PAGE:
UW News

October 11, 2004

Successful development of new products requires anticipating customers’ needs

The most successful way to develop new products is to emphasize satisfying needs consumers aren’t even aware they have, according to new research conducted by the University of Washington and Colorado State University. That is, if in developing new products a business relies solely on what customers say they want in a new product, the business is economically very vulnerable to strong competition.

“Paying special attention to what customers do, not what they say, is key to the successful development and marketing of new products,” said John Narver, professor emeritus of marketing at the University of Washington and lead author of the study. “In studying patterns of customer behavior, a company can truly understand its consumers’ needs and can, in good conscience, occasionally disregard what they claim to want.”

The researchers say it’s not enough to simply deliver what customers say they want — financially successful companies create products in part based on customer feedback — but rely more on inference and intuition as to what products will appeal to their target customers. The general process of learning about and satisfying customer needs, known as market orientation, has seen a shift from responsive market orientation (knowing what the customer believes he/she wants) to proactive market orientation (anticipating his/her needs). The more proactive market-oriented a business is, said Narver, the greater its new product success will be.

Narver explains that customer needs are of two general types — expressed needs and latent needs. Expressed needs are simply what customers say they want. A latent need is one that the customer is unaware of. Companies often tailor new products to suit customers’ expressed needs, a concept known as responsive market orientation. Smart companies, he says, also practice proactive market orientation, in which customers’ latent needs are addressed and satisfied.

In their study, Narver and marketing professors Stanley Slater of Colorado State University and Doug MacLachlan of the UW sampled 41 businesses and compared the relationship between responsive and proactive market orientation to the level of success in introducing new products. This is the first study to divide market orientation into responsive and proactive forms and to examine their respective relationships to business performance.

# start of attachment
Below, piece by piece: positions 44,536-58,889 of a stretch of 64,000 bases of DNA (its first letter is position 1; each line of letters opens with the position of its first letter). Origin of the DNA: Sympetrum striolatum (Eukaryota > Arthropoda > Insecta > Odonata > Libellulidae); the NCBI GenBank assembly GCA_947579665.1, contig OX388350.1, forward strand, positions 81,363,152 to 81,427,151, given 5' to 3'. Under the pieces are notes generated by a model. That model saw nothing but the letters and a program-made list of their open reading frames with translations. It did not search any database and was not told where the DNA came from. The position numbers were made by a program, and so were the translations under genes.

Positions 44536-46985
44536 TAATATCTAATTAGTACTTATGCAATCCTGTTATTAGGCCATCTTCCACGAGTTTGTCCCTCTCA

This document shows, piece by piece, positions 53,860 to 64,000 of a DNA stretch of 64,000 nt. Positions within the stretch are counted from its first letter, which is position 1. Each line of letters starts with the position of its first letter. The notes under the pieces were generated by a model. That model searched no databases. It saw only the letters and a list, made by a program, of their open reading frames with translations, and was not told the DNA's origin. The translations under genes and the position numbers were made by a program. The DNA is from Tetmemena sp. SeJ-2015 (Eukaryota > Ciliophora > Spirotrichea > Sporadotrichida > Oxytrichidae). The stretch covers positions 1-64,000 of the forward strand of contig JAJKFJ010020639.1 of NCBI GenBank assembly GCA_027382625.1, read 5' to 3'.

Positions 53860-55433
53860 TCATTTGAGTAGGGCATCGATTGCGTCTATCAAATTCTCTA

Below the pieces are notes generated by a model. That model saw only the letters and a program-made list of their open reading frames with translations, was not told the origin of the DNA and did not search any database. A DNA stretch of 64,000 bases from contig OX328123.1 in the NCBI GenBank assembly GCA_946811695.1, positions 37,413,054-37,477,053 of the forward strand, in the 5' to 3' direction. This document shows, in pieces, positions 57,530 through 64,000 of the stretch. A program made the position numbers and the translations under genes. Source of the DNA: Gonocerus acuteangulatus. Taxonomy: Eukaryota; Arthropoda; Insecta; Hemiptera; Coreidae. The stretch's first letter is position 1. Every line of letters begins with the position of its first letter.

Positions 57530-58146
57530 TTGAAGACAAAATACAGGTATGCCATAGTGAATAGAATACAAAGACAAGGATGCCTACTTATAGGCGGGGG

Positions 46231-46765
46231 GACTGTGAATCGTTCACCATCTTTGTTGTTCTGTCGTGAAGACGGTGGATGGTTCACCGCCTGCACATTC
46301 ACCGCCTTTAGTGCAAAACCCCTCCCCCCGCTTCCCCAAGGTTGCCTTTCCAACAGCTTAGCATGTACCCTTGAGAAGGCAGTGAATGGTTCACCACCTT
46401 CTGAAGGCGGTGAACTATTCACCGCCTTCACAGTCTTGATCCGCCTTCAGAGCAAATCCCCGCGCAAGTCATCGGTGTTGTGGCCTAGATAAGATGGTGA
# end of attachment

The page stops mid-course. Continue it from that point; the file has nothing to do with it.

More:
“We found that proactive market orientation is substantially more strongly related to new product success than is responsive market orientation,” Narver said. “For any business to successfully create and sustain new products, a responsive market orientation is not sufficient. A proactive market orientation plays a major role in a business’s market success.”

Examples of proactive market orientation are Steelcase and Rubbermaid, two companies that have devoted considerable effort to anticipating their customers’ wants and needs by studying human behavior and have based their design and product decisions mostly on this information.

Steelcase, an office furniture manufacturer, set up video cameras at various businesses and analyzed the tapes, looking for patterns of behavior and motion. The company concluded that employees who work in teams function best if they are able to work both collaboratively and privately. This led to Steelcase’s creation of modular office units that can be arranged to permit people to work in teams or alone. The company has led the global office furniture industry in sales every year since 1974.

Rubbermaid periodically sends product developers to fast food restaurants and hospital kitchens in the United States and abroad. A visit to a restaurant in China, where cooks were using ordinary rubber spatulas to stir food as hot as 500 degrees, resulted in the company creating a heat-resistant plastic spatula.

“In order to achieve financial success in the development of new products, a business must do far more than merely listen to the ideas of its customers. Customers’ expressed needs are readily known by competing companies who offer the same products and services in hopes of gaining market share. Price competition becomes inevitable when consumers perceive no differences in value among companies’ offerings. A company that wants to stay ahead of the game moves beyond customers’ expressed needs to discover their latent needs,” Narver said.

The paper appeared in the September issue of Journal of Product Innovation Management.


For more information, contact Narver at (206) 543-4369 or jnarver@u.washington.edu